State Roundup: Alabama, New Hampshire, and Wisconsin

November 1, 2004

Alabama: Hurricane relief.

REALTORS® were among the many Alabama households who lost their property when Hurricane Ivan ripped through the Gulf Coast in mid-September, causing damage as far north as Montgomery, three hours inland, says J. Danny Cooper, executive vice president of the Alabama Association of REALTORS®. As of late September officials were still tallying up damages, estimated by insurers to reach up to $10 billion for Alabama and all Gulf Coast states, according to news reports. To help Alabama REALTORS®, send contributions to: Alabama REALTOR® Disaster Relief Fund, 522 Washington Ave., Montgomery, AL 36104. Info: 334/262-3808 or

To aid Florida, hit by four hurricanes this year, make checks payable to: Florida Association of REALTORS® Disaster Relief Fund, 7025 Augusta National Dr., Orlando, FL 32822. In the memo line, write “For FAR Disaster Relief Fund.” Info: Barbara Mulligan,, 407/438-1400, ext. 2418.

New Hampshire: Ad platform or broker?

The New Hampshire Association of REALTORS® has filed a complaint with the New Hampshire Real Estate Commission alleging, a site owned by Commerce Bank & Trust subsidiary East West Mortgage, acts as a broker without a license. The site holds itself out as selling real estate, lists real estate for sale and rent, procures sale and rental prospects, assists in negotiations, and accepts advanced fees for listings, ads, and referrals, says NHAR. John Gallagher, site chief, disputes the allegation. “We charge a listing fee of $95,” he says. “That’s no different than a newspaper charging for a classified ad.” NHAR wants the site to repay fees collected from New Hampshire residents, says John Sullivan, NHAR legal counsel.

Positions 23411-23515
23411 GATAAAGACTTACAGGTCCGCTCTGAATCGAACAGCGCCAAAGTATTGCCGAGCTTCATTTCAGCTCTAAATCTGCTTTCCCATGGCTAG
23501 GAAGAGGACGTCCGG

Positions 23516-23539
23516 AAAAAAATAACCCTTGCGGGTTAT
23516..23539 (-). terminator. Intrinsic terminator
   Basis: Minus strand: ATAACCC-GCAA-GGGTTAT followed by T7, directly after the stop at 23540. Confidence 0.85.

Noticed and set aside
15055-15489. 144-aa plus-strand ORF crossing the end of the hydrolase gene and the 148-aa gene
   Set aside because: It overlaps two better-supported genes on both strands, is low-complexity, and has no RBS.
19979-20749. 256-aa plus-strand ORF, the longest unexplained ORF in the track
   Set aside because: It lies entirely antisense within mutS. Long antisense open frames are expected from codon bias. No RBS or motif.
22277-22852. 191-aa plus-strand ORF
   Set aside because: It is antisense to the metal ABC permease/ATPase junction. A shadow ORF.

Wisconsin: Roadmap for lawmakers.

High property taxes and the state’s ability to retain educated workers are among residents’ concerns, according to a two-year, statewide quality-of-life survey by the Wisconsin REALTORS® Association. Sixty-three percent of residents say they’re satisfied with the costs of owning a home, but when they consider property taxes, that satisfaction level drops to 41 percent. Eighty-three percent grade the state educational system at an A or B, but only a little more than half grade job training programs as high. WRA has packaged such findings into an agenda to give lawmakers a “clear roadmap” of what residents want, says WRA, which is distributing the results of the survey to 1,100 public officials.

Robert Freedman

Robert Freedman is the former director of multimedia communications at NAR.

Jane Adler is a Chicago-based freelancer writer.

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